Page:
“Oh, what a tangled web we weave…when first we practice to deceive.”
(Walter Scott)

“Oh, what a tangled web we weave…when first we practice to deceive.”

~ Walter Scott ~

Christians in India told me to do something I did not want to do, “Go to Bible school.”

“Why?” I countered.

“You need discipline.” That settle it for me. No Bible School.

It had been 4 months since I’d met Jesus, which in my estimation, was ample time for Jesus to work out all the snags he may have encountered in me. I decided it was to my benefit not to comment on the subject further. Unable to renew my visa for India a third time, I had to leave. Bible School was not on my agenda, I needed a paying job to buy a ticket back to India.

That summer, 1975, I couldn’t get a job. Not even dipping ice cream. At the end of a uselessly spent summer, I applied to the Bible School in Canada which had been suggested, just in case it really was God’s plan for me. I applied late, but was sent a form and on the form, I lied, because I didn’t want to go.

The last page ended with a few questions: Do you dance? Do you drink? Do you smoke? Do you gamble? These questions went on and on, quite needlessly. So, I just wrote “yes” on all of them. The last thing they asked was, “Do you have any comments?” I said, “Yes. I disagree with your rules. But if you let me attend, I’ll abide by them.” Well, you know what happened? I received a telegram, “COME IMMEDIATELY YOU ARE ACCEPTED ON PROBATION” Afraid that God might have something to do with this, I went. Lying was probably not the best way to enter Bible School; nor was I really able to uphold my promise to “abide by the rules” —but I tried, at least to some extent.

I can’t actually think of any negative result from those lies. We shouldn’t lie. But, honestly, it did me a lot of good. I thought I’d dupped the school staff, but I’m now quite sure it was the other way around. They saw right through me. Bible school studies were hard… Ezekiel?!! I nearly failed. But somehow, I made it through the year and was only called into the dean’s office a few times.

At the end of the year, pressure came from students and staff to continue studying (it was a 4-year program). I loved soaking in the Word of God… nearly like living in heaven, but I’d left my heart in India. I longed to have all those little children around me again. I loved the culture and I loved learning Hindi. I was torn and didn’t know what to do.

The end of every year meant a graduating class; thus, an end of year assembly with special speakers. That year, one of the speakers was Helen Roseveare. Her story was unbelievable and quite horrific; but she was the most amazing part of her story. I had a horrific story in my past; but was I an amazing part of my story? All because of the lies I told on my form, and the staff’s hope to reform me at Bible school, I had the privilege of hearing this humble woman.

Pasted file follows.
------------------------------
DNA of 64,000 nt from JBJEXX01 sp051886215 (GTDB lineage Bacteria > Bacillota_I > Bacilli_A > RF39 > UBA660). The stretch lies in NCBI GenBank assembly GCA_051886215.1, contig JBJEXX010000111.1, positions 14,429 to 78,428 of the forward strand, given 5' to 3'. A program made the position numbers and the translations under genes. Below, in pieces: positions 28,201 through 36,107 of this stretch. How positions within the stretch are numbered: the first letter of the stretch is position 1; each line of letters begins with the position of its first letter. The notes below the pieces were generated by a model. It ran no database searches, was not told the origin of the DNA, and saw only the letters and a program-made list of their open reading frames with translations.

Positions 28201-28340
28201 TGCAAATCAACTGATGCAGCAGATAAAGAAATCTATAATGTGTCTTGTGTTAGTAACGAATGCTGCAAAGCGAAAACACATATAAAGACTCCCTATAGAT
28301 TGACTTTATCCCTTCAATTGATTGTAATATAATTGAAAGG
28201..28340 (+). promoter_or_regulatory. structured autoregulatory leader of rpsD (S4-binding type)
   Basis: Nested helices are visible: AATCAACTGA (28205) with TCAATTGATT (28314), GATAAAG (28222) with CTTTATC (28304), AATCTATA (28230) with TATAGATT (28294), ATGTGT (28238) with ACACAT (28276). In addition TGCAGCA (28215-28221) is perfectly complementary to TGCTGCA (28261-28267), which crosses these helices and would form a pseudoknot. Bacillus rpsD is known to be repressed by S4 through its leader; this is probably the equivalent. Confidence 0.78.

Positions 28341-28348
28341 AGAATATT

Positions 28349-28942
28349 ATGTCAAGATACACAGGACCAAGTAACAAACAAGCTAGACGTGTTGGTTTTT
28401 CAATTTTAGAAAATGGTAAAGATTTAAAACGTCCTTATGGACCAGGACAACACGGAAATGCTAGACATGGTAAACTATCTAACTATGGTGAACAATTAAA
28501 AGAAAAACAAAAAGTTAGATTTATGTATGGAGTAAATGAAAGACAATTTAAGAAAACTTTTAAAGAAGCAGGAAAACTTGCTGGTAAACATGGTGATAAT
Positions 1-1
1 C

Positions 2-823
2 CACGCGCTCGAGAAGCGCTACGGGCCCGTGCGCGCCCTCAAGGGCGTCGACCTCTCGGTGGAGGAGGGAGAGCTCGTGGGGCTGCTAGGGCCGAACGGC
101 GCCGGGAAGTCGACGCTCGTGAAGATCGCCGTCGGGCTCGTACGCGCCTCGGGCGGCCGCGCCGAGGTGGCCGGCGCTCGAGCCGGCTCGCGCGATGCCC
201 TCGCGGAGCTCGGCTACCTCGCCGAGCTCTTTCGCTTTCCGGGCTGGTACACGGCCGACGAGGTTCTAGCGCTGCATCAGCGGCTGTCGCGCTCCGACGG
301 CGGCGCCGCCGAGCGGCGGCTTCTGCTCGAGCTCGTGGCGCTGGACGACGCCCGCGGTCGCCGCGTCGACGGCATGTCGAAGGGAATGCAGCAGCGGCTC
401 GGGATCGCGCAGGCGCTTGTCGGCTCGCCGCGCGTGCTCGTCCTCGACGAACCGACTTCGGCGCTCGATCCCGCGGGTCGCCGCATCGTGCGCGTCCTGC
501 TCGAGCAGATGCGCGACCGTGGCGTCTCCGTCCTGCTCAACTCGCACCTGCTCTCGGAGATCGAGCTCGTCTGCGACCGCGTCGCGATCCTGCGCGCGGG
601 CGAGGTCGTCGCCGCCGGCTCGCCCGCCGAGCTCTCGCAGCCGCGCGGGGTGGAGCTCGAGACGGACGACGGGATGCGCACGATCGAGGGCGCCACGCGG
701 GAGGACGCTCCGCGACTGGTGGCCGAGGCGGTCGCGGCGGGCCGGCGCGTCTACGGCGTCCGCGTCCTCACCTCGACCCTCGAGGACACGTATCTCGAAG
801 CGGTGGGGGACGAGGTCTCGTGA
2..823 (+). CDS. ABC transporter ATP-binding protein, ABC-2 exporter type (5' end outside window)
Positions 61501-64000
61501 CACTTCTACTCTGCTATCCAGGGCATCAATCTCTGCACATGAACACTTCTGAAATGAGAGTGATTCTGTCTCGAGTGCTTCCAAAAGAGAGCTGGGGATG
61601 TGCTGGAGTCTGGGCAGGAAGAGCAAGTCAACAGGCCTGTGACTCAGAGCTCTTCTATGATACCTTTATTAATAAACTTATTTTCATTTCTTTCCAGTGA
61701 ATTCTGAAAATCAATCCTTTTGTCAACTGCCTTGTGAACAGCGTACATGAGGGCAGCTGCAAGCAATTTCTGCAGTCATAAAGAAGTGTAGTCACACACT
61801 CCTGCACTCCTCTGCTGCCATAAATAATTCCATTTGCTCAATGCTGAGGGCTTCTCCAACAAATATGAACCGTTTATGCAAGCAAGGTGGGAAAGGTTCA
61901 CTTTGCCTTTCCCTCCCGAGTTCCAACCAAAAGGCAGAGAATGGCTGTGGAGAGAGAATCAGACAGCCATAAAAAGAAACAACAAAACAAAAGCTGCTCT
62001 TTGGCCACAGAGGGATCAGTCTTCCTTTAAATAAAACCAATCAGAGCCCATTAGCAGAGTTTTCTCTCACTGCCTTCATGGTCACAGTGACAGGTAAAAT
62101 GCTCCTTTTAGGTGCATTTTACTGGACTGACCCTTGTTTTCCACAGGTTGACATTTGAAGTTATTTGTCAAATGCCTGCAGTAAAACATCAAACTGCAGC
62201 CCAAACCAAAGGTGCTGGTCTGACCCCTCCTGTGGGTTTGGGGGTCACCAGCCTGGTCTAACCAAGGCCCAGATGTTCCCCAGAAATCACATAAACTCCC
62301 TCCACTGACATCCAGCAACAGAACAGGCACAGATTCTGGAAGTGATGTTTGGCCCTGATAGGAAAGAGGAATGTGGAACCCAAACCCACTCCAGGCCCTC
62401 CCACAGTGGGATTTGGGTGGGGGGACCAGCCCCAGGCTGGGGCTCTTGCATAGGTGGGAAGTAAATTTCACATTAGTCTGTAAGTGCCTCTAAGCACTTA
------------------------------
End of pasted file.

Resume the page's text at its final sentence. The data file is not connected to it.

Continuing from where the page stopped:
Helen served in DR Congo during the rebellion of 1964. She was a doctor and ran a hospital among her many other duties. When the rebels attacked, many were murdered and many were captured, herself included. She was badly beaten and raped numerous times over long months of captivity. Helen was so badly abused, others in captivity tried to protect her. She witnessed many horrors, but many miracles happened as well. I won’t attempt to tell her story, but she was rescued and returned to her country, England. When the horror of being beaten and raped happened, she asked God, “Is it really worth all this? The price is too high!” She told God more than once. Finally, she heard God answer; “Change the question. Am I worth it?” A few months later, of her own desire; she returned to the Congo, to her people, to serve again. The story she so honestly shared mesmerized me.

After the assembly, anyone who wished to speak with her was allowed a time slot to do so. I immediately signed up. I was guided into a small room behind the main assembly hall. She smiled as I walked in and motioned me to sit down on a chair facing her. A small table was between us. I can’t remember the whole conversation, but I explained to her that I met Christ in India. I shared my desire to return but also felt under pressure to stay and study more. I simply asked her what she thought. It was then, I saw the rascal and rebel in her own eyes as she leaned over the table toward me, and barely whispered; “I never went to Bible School!”

I liked her even more. The twinkle in her eyes, made me realize, Bible school can be wonderful, but it is not included on a universal plan for mankind. I then realized that God was taking me back to India, the place where I wanted to be. It was in my plan and God’s. Bible School was an added benefit, and maybe I learned some discipline.

(Don’t misunderstand; lies may, but don’t usually lead to wonderful things; I’m not suggesting that telling lies is okay.)

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